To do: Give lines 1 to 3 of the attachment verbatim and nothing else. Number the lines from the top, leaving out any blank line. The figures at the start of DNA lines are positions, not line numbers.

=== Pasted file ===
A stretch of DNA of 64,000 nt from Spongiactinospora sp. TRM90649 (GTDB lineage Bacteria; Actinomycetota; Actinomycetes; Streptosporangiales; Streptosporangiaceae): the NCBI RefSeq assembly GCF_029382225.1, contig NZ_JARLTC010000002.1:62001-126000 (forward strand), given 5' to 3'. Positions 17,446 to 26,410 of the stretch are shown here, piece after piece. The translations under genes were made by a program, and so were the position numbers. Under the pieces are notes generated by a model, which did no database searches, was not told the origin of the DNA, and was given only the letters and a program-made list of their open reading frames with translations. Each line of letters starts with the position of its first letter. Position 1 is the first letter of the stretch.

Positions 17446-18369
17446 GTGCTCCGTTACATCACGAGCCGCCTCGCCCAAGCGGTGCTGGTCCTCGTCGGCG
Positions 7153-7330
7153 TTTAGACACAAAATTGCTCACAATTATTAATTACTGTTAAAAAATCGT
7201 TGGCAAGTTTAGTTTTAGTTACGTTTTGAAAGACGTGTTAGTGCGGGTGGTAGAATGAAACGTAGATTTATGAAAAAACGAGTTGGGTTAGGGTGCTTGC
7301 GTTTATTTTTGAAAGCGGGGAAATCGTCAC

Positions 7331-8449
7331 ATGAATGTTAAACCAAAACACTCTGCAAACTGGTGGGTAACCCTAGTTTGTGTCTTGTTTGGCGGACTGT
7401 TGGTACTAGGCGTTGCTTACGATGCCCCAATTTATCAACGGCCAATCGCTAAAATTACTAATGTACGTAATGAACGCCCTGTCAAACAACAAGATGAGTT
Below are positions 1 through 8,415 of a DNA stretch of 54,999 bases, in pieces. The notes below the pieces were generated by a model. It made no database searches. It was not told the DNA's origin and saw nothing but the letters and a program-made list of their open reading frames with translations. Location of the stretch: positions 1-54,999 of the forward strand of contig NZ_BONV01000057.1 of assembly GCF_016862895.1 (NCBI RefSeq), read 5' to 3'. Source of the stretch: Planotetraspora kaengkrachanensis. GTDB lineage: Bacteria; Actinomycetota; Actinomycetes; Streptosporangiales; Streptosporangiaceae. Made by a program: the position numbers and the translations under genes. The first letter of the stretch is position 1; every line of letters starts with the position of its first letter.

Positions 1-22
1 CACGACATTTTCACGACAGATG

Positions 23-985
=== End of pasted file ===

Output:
A stretch of DNA of 64,000 nt from Spongiactinospora sp. TRM90649 (GTDB lineage Bacteria; Actinomycetota; Actinomycetes; Streptosporangiales; Streptosporangiaceae): the NCBI RefSeq assembly GCF_029382225.1, contig NZ_JARLTC010000002.1:62001-126000 (forward strand), given 5' to 3'. Positions 17,446 to 26,410 of the stretch are shown here, piece after piece. The translations under genes were made by a program, and so were the position numbers. Under the pieces are notes generated by a model, which did no database searches, was not told the origin of the DNA, and was given only the letters and a program-made list of their open reading frames with translations. Each line of letters starts with the position of its first letter. Position 1 is the first letter of the stretch.

Positions 17446-18369
17446 GTGCTCCGTTACATCACGAGCCGCCTCGCCCAAGCGGTGCTGGTCCTCGTCGGCG